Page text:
Dealing with Rejection Letters from Agents & Publishers

Ronald E. Yates is an author of award-winning historical fiction and action/adventure novels, including the popular and highly-acclaimed Finding Billy Battles trilogy.

If there is one thing most authors have in common, besides the sheer agony that sometimes accompanies the writing process, it is the dreaded Rejection Letter from an agent or publisher.

I don’t know who got this one from Harlequin, but it had to be devastating to the person receiving it.

I have received a few rejection letters–though none like the one from Harlequin.

Most authors–even wildly successful authors–have also received their share of rejection missives.

Don’t believe me?

Just take a look at this list of rejection letters that were sent by publishers and agents to world-renowned, Nobel and Pulitzer Prize-winning authors. It is simply part of the creative process, and you need to keep moving ahead–just as these authors did.

  • The American public is not interested in China,” a publisher wrote Pearl S. Buck. Her book The Good Earth becomes the best-selling US novel two years running in 1931/32, and wins The Pulitzer Prize in the process.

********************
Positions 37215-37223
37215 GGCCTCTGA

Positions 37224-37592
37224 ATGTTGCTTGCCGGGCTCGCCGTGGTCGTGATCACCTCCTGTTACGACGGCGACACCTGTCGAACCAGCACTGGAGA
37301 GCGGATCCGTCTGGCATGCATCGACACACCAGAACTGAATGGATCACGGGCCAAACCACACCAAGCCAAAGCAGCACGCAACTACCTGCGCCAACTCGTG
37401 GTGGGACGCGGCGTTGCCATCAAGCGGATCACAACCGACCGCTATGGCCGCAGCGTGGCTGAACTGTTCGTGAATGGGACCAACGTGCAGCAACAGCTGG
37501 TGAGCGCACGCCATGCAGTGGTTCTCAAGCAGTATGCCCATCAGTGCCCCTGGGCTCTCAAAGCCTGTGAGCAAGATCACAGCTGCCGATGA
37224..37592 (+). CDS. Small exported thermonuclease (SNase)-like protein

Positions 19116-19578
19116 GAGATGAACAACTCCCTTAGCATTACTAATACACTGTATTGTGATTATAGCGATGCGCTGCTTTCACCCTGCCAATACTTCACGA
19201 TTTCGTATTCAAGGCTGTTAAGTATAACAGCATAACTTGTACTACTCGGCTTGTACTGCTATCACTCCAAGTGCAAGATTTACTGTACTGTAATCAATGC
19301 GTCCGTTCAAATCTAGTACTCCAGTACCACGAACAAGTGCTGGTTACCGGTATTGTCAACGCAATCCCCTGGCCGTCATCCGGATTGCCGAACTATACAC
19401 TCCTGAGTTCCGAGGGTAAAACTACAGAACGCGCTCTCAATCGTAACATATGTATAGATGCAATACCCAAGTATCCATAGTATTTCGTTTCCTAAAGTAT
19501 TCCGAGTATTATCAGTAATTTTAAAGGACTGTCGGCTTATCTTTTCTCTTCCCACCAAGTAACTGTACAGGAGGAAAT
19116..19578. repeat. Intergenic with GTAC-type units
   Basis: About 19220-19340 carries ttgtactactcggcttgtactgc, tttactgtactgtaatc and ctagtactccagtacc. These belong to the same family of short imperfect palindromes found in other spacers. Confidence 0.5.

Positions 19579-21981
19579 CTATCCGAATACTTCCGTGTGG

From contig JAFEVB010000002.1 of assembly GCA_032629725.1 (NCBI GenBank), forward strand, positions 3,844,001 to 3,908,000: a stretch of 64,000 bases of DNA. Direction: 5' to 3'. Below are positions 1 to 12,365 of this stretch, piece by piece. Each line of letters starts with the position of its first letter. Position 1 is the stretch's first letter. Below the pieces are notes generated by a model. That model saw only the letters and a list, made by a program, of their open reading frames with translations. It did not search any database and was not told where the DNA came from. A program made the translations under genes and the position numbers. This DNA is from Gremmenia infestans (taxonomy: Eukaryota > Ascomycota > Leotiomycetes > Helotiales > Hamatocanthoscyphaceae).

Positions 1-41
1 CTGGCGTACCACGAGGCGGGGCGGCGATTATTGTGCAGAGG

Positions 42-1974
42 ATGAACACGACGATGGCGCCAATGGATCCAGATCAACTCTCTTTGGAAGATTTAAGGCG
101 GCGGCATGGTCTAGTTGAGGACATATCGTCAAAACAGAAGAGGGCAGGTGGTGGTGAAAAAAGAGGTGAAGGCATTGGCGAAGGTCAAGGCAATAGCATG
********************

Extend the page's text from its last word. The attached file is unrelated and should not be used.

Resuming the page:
• Alex Haley writes for eight years and receives 200 consecutive rejections from publishers and agents. His novel Roots becomes a publishing sensation, selling 1.5 million copies in its first seven months of release, and going on to sell 8 million.
  • “He hasn’t got a future as a writer,” a publisher opines. Yet, publication of The Spy Who Came in From the Cold leads to its author, John le Carré, having one of the most distinguished careers in literary history.
  • “Hopelessly bogged down and unreadable,” a publisher tells Ursula K. Le Guin in a 1968 rejection letter. She was not deterred, and her book The Left Hand of Darkness goes on to become just the first of her many best-sellers and is now regularly voted as the second best fantasy novel of all time, next to The